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Tracing My Ancestry: the conclusion

3 of 3

Like any other nation in the world, India has its own set of diverse problems. One such is the caste system, and the way it has erected walls between people for centuries. Discrimination and disparity is so ingrained in our society—seeping throughout the echelons— that it has been normalized to the extent of indifference.

Sasipada Banerji

My ancestor Sasipada Banerjee is considered as one of the pioneers in evolving effective ideas to solve these problems. Sasipada (1840 - 1924) belonged to the high Kulin caste of the Brahmins but he gave up his inheritance, his sacred thread to join the Brahmo Samaj — a religious and social reform movement which was begun by Raja Ram Mohan Roy. Sasipada came under the influence of this movement and was more inclined to social service because of the condition of the country. He chose education as his first step. He started schools for girls and night schools for the labouring class. These night schools laid the foundation to the Working Men's Movement, the first of its kind in India.

Sasipada tackled the situation of the "untouchables" in a very practical manner. To set an example, he would visit the houses of people deemed from the "lowest caste" and shared meals with them; he also invited most of them to enjoy meals at his house. He started a recreation club for workers to cure them of alcohol addiction. Even today the Sasipada Institute in Baranagar houses an important library with a century-old tradition. I personally feel that the contributions made by Sasipada were extremely important especially in making progress towards a more balanced and impartial community where everybody would feel welcomed. I am glad that my ancestors worked to solve these issues, however, we still have a very long way to go.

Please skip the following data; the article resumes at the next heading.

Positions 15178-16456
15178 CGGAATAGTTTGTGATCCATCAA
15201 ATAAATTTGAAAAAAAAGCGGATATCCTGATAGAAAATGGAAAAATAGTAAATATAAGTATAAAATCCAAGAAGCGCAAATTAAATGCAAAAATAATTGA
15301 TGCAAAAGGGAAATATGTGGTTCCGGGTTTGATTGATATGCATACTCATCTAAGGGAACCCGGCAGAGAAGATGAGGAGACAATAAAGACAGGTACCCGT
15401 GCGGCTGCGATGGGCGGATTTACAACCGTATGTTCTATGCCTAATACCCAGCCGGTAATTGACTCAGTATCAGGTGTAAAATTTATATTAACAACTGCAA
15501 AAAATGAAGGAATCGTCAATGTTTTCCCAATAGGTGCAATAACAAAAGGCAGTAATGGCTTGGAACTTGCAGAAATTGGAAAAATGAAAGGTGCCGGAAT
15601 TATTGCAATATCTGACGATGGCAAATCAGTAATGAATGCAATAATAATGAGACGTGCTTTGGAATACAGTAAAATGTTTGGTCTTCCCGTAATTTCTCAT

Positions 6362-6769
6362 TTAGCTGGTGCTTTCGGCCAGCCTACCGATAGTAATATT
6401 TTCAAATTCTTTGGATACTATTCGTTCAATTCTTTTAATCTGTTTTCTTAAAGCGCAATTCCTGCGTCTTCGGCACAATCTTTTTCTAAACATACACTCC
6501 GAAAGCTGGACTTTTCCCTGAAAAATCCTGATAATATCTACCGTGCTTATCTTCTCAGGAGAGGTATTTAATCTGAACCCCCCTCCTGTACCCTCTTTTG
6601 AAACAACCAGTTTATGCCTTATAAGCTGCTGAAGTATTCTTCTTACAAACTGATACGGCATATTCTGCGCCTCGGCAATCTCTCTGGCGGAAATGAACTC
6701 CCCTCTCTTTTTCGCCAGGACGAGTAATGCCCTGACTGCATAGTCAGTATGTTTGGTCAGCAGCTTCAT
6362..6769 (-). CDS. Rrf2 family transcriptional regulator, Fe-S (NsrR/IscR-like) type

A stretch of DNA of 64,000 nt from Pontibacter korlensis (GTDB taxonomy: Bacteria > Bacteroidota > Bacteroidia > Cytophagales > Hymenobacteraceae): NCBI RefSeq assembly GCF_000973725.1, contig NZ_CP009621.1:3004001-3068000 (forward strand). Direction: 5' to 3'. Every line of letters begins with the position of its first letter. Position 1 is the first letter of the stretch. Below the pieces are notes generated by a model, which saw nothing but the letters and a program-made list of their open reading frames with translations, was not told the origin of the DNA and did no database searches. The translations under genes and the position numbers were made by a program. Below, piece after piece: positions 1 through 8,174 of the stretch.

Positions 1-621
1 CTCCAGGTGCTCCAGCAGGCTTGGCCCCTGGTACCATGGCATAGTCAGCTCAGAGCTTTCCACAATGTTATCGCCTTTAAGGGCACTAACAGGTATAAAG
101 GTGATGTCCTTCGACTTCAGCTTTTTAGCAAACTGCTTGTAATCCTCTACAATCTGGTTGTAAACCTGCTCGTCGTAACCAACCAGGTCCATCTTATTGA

Banalata Devi (standing on the right side; the picture is extremely old hence the poor quality)

Banalata Devi, the daughter of Sasipada and Rajkumari Devi, lived a short life of twenty years. She had an astonishing linguistic flair and knew English, Bengali and Sanskrit equally well. Banalata organized an institution called Sumati Samiti for the upliftment of women. Through this institution, she invited numerous ordinary women to write about their aspirations and the struggle they faced on a daily basis because of suppression and patriarchy; she endeavored to educate and empower these women.